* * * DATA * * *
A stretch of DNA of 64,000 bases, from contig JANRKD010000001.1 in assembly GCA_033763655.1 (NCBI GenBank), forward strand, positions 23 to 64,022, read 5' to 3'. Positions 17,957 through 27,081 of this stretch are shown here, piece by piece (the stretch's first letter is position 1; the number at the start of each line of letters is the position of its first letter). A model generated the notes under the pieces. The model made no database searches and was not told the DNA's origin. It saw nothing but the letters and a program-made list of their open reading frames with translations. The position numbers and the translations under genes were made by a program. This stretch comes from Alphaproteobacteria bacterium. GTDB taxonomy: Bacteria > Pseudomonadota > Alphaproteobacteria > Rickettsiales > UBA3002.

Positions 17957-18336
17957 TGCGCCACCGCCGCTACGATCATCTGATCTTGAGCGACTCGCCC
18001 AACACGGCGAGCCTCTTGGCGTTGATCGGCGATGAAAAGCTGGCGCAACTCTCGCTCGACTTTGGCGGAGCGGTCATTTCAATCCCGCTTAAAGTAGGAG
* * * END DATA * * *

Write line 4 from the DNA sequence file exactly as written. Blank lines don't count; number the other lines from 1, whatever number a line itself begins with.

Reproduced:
18001 AACACGGCGAGCCTCTTGGCGTTGATCGGCGATGAAAAGCTGGCGCAACTCTCGCTCGACTTTGGCGGAGCGGTCATTTCAATCCCGCTTAAAGTAGGAG